The film is set at the end of the silent era, as film studios start switching to sound (much as they would start enthusiastically converting everything to 3D decades later). Valentin dismisses sound as a gimmick, and refuses to even try it (what seems like a baffling attitude is neatly explained in the final scene). Consequently, his star does not fade so much as implode overnight, while Peppy Miller (Bérénice Bejo), the starlet who adores him and played a small role in his last major feature, becomes a sensation.

While there’s no denying the success of the storytelling, but the actual story of The Artist is pretty weak. Valentin is not a particularly sympathetic, or even interesting, character; Dujardin’s broad playing is reminiscent of his lead role in the 0SS comedies, but The Artist is not a spoof. Peppy, though aptly named, is just as two dimensional. While I greatly enjoyed the film’s ingenuity and homages to a bygone age, I would have liked to have become emotionally invested in the story as well. I wonder what impression modern audiences, those unfamiliar with the breadth and artistry of the best silent films, will make of the form; Valentin’s swansong is, after all, a pretentious melodrama which seems to deserve its box office failure. Hugo, on the other hand, has its young leads sneak into a cinema to watch Harold Lloyd in Safety Last – a film which definitely still works as a crowdpleaser today.

It will be interesting to see whether either film helps spread an interest in early cinema, particularly among young audiences who may not yet have seen a silent film – which do still have showings across the country, albeit sporadically in most cases. I would say Hugo, with its more appealing characters and modern gloss, has the better chance of doing this; The Artist is more likely to find itself preaching to the converted, no matter how many Oscar nominations it ends up with. Either way, it’s good to see cinema’s history being celebrated so warmly by two such enjoyable films.

The silly bits of Shark Night 3D

It’s not that I went into Shark Night 3D expecting anything particularly intelligent, obviously.  I was just looking for something entertaining about pretty people being eaten, and that’s what I got.  So I’m not complaining here, you understand; I enjoyed the film.  But despite that, I did come away with rather more than the usual number of nagging questions.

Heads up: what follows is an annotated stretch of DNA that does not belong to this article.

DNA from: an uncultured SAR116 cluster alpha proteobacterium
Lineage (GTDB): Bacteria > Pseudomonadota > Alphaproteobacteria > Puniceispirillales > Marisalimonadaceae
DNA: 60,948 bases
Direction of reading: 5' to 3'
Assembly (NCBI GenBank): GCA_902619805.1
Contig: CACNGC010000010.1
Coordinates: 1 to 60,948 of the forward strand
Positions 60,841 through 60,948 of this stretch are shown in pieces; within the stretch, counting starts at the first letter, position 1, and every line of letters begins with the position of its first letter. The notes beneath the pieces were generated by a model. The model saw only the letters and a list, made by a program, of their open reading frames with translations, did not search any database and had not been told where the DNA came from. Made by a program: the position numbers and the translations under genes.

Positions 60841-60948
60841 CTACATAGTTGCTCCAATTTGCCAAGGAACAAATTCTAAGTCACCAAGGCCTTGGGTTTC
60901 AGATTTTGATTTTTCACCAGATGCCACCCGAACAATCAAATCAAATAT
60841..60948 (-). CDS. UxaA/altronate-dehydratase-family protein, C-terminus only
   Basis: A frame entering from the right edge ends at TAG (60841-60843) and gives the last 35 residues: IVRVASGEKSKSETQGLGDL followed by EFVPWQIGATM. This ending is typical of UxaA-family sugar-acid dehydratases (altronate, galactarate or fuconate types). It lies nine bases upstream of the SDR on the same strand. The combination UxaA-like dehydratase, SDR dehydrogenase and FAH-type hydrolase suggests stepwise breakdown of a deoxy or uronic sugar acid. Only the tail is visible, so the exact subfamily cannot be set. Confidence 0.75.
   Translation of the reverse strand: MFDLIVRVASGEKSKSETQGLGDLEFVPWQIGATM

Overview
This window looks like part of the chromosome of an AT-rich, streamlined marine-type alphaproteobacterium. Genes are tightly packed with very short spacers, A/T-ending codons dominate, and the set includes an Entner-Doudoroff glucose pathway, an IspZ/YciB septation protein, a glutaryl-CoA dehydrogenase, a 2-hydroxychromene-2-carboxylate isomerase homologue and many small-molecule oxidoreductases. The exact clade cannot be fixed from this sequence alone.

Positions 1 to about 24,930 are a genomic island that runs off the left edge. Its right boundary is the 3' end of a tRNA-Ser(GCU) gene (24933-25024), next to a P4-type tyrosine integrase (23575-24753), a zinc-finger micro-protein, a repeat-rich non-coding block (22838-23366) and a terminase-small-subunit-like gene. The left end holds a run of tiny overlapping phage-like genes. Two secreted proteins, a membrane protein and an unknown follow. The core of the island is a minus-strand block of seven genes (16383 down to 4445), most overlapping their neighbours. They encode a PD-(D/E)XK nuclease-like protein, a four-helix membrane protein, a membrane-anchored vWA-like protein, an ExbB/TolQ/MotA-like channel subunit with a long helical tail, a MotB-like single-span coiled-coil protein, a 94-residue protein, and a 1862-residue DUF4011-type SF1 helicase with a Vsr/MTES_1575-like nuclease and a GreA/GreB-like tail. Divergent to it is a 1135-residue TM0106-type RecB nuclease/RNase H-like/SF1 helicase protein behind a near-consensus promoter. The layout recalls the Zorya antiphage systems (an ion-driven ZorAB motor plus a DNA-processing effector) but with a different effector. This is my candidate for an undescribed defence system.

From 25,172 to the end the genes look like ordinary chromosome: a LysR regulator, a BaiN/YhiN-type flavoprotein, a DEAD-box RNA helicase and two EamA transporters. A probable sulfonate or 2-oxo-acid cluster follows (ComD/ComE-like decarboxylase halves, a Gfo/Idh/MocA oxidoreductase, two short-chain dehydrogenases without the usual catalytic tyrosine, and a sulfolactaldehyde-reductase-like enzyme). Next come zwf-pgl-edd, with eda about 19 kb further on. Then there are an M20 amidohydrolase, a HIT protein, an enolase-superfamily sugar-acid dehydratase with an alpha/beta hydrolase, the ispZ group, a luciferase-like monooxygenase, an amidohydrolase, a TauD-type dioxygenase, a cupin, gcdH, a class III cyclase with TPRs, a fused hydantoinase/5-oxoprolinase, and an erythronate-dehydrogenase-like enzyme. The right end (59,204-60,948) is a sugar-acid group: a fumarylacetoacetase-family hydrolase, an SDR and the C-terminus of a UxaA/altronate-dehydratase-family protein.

Some questions are pretty trivial.  For instance, did our heroine Sara (Sara Paxton) never once think that now might be a good moment to pop upstairs and put some trousers on?  I don’t mind that she didn’t; I was quite happy for her to spend about three quarters of the film in her bikini (left).  It just struck me as odd. 
I was rather more concerned with the details of the villains’ evil plan (and the spoilers start here).  Their plan really is pretty stupid, even for stupid villains in a stupid film (and one that comes from the director of Snakes on a Plane, so he’s not without form when it comes to films with implausible plots); it’s so stupid that you wonder if the characters (or the writers) have really bothered to stop and think it through.
Essentially, three men (I suppose they could have further partners who we don’t meet during the film) have decided to put lots of sharks into a salt water lake in order to create snuff films to be sold online – the logic being that Shark Week on TV is popular, so some people must be prepared to pay to see the real thing.  Now, even if we avoid wondering too hard about how they got hold of all these sharks and put them in the lake, and what is happening to the lake’s ecosystem as a result, this plan seems riddled with holes.  First of all, assuming the target market even exists (they don’t appear to have done any actual research), how do these rednecks expect to deliver the product?  Sure, they’re savvy enough to attach cameras to the sharks and get footage of their kills.  But where’s their website? How will they take payment?  How many customers do they need before they can even cover their start-up costs?
One villain, while explaining his evil plan to the tied up hero (thereby giving him time to escape in the traditional manner), points out that Faces of Death “can be downloaded by any 8 year old, for free!”  Without seeming to realise it, he has hit on a major problem for their potential business, one that should be factored into any film distributor’s business plan: the threat of online piracy.